It’s the most wonderful time of the year!
For many of us, the holiday season is a time filled with joy and cheer. The holidays mean time off from work to spend quality time with our loved ones, give and receive gifts and attend parties with friends and family. Unfortunately for many seniors, the holidays can also be an isolating and lonely time. If you think your aging loved one seems to be acting different, quieter, or more withdrawn this holiday season, these might be just a few reasons why.
Why is Mom So Sad?
- Memories – The holidays are an emotional time, a time in which we focus on connecting and making memories with the ones that mean the most to us. Remembering lost loved ones and happy times gone by can cause seniors to feel sad.
- Limited mobility – Often times, medical conditions like arthritis or injuries can prohibit full mobility. Perhaps your elderly loved one needs the help of a walker, a wheelchair, or is fragile and at risk of falling? Decreased ability to move around as they used to can hinder their ability to fully participate in the holiday celebration.
- Living Alone – According to the Administration on Aging, one out of every eight Americans is now over 65, and 28% of them live alone. Many seniors experience a lack of regular contact with others that can put them at risk of health conditions like dementia and heart disease.
- Living in a Nursing Home or Assisted Living Facility – One of the greatest things about the holidays is enjoying your time at home. Many seniors long for the comforts of their own home during the holidays and reminisce about the traditions created there over the years.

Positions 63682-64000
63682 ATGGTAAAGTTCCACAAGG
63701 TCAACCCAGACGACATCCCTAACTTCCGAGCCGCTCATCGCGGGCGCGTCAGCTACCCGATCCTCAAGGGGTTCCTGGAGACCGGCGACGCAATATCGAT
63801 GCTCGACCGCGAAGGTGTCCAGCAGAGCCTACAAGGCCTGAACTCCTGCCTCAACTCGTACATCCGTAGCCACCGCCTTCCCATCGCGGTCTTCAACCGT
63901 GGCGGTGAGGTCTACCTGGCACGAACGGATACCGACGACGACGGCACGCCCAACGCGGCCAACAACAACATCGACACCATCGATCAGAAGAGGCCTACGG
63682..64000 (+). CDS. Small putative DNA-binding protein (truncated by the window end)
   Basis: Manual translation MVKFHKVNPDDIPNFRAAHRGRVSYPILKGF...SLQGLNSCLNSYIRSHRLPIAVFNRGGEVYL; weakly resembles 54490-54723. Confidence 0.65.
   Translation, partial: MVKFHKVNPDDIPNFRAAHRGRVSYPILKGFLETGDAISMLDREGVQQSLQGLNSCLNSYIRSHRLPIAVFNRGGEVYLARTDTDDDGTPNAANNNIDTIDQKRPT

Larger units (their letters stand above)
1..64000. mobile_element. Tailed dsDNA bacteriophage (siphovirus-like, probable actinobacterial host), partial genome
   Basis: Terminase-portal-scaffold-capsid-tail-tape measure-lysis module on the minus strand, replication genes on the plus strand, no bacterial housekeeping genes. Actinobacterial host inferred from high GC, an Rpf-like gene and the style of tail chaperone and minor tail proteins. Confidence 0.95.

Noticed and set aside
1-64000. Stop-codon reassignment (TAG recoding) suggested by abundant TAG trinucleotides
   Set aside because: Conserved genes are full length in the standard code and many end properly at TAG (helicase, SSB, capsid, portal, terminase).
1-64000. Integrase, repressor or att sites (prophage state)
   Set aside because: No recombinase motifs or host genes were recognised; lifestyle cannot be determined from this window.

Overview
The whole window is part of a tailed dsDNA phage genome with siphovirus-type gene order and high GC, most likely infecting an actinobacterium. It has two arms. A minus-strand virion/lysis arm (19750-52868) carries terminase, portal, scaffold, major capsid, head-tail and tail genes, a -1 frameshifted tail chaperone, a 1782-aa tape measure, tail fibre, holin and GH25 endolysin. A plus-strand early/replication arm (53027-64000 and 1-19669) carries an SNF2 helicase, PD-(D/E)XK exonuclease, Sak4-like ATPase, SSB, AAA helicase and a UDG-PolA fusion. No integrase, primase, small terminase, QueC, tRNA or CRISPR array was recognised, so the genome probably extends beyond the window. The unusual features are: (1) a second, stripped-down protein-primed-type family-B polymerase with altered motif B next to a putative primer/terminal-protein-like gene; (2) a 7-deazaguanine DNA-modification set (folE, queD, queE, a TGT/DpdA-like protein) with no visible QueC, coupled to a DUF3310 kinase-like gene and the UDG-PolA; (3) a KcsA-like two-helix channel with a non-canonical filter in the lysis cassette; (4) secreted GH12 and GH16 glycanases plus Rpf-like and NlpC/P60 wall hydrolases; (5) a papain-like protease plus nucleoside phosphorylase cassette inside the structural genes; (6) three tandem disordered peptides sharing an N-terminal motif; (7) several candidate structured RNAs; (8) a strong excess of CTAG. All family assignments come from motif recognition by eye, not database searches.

- Financial Stress – The recession hit some people very hard and many seniors are now living on a limited, fixed income. Your loved one may be upset that they cannot provide an abundant holiday like they used to and this may cause them to feel inadequate when it comes time for the family to unwrap their gifts.
- Depression – It is important to note that sadness during the holiday season is a relatively normal experience for some seniors. However, if you have noticed that symptoms of depression are a year-round occurrence, it is important to take action and consult a skilled professional.
Make the Season Brighter
For many seniors, the magic of Christmas has nothing to do with presents, but with presence.
A simple visit can make all the difference in their day. Human interaction, especially with loved ones, can make the holiday season a little brighter. If your loved one is having difficulty participating in the celebrations, then bring the celebrations to them. Traditions change as we age and you can create new traditions with your aging loved one this holiday season. Talk together about the feelings they are having. Sharing these feelings and knowing that someone is listening to them can make seniors feel much better.
If you live far from your aging loved one and are worried about them this holiday season, hiring a caregiver for companion services may be something to consider. Home Helpers companion services include: talking, shopping together, playing cards and games, reading and looking through photo albums, and going to social events.
Our Senior Holiday Checklist can help you recognize the signs of senior sadness. Print this checklist and share with your family members to make sure that you can all have a happy holiday!